voyage


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voy·age

 (voi′ĭj)
n.
1. A long journey to a foreign or distant place, especially by sea.
2.
a. often voyages The events of a journey of exploration or discovery considered as material for a narrative.
b. Such a narrative.
v. voy·aged, voy·ag·ing, voy·ag·es
v.intr.
To make a voyage.
v.tr.
To sail across; traverse: voyaged the western ocean.

[Middle English, from Old French veyage, from Late Latin viāticum, a journey, from Latin, provisions for a journey, from neuter of viāticus, of a journey, from via, road; see wegh- in Indo-European roots.]

voy′ag·er n.

voyage

(ˈvɔɪɪdʒ)
n
1. a journey, travel, or passage, esp one to a distant land or by sea or air
2. obsolete an ambitious project
vb
to travel over or traverse (something): we will voyage to Africa.
[C13: from Old French veiage, from Latin viāticum provision for travelling, from viāticus concerning a journey, from via a way]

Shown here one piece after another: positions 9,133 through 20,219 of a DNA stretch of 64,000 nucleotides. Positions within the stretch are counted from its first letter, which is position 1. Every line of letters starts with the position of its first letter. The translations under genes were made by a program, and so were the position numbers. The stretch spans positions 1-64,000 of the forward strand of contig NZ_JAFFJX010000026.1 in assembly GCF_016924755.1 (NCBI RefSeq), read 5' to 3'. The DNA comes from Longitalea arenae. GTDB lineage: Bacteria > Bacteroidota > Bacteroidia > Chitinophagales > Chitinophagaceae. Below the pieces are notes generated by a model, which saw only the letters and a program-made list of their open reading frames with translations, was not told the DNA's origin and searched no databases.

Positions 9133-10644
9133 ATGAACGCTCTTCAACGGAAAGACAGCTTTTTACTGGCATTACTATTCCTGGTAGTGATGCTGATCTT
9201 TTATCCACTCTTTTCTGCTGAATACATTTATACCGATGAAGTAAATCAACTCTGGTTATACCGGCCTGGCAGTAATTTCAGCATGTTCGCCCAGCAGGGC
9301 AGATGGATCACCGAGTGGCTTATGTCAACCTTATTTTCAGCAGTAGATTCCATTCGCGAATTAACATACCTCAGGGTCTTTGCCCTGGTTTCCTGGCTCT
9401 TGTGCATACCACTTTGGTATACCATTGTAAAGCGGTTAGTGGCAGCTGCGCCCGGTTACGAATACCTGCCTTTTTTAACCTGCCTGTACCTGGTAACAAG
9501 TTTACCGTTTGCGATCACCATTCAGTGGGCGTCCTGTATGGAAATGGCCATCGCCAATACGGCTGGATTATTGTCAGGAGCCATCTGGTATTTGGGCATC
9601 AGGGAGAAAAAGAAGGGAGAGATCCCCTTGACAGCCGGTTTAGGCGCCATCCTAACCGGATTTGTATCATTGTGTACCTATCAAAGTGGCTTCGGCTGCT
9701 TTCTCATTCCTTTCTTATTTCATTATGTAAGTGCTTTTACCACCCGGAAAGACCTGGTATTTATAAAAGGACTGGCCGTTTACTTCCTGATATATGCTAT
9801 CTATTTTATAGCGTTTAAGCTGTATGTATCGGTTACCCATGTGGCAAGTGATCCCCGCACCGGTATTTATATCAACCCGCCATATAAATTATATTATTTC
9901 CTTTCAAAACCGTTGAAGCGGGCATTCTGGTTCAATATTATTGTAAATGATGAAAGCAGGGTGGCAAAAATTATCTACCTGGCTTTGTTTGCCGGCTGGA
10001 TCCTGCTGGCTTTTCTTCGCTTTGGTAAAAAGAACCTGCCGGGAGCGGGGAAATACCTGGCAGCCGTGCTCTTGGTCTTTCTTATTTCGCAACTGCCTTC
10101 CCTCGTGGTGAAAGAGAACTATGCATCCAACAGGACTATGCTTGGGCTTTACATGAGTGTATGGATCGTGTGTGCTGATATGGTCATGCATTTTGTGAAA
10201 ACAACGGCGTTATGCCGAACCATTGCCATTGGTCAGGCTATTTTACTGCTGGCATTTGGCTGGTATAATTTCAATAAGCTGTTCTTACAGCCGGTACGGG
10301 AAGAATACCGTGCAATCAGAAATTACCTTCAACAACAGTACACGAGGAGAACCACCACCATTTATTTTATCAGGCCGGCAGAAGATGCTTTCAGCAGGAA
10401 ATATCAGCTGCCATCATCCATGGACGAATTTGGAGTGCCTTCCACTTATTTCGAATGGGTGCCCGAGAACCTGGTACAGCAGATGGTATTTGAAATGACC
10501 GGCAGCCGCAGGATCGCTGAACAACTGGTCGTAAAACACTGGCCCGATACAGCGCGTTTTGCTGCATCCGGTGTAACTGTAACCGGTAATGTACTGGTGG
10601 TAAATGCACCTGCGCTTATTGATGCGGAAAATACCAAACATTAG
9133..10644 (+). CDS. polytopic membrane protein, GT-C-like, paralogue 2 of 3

ˈvoyager n

voy•age

(ˈvɔɪ ɪdʒ)

n., v. -aged, -ag•ing. n.
1. a course of travel or passage, esp. a long journey by water to a distant place.
2. a passage or journey through air or space.
3. a journey or expedition by land.
4. Often, voyages. journeys or travels as the subject of a written account, or the account itself.
5. Obs. an enterprise or undertaking.
v.i.
6. to make or take a voyage; travel; journey.
v.t.
7. to traverse by a voyage.
[1250–1300; Middle English ve(i)age, viage, voyage < Anglo-French, Old French < Latin viāticum travel-money; see viaticum]
voy′ag•er, n.

journey

tripvoyageexcursion
1. 'journey'

A journey is the process of travelling from one place to another by land, air, or sea.

There is a direct train from London Paddington to Penzance. The journey takes around 5 hours.
This service will save thousands of long-distance lorry journeys on Britain's roads.
2. 'trip'

A trip is the process of travelling from one place to another, staying there, usually for a short time, and coming back again.

Lucy is away on a business trip to Milan.
They went on a day trip to the seaside.
3. 'voyage'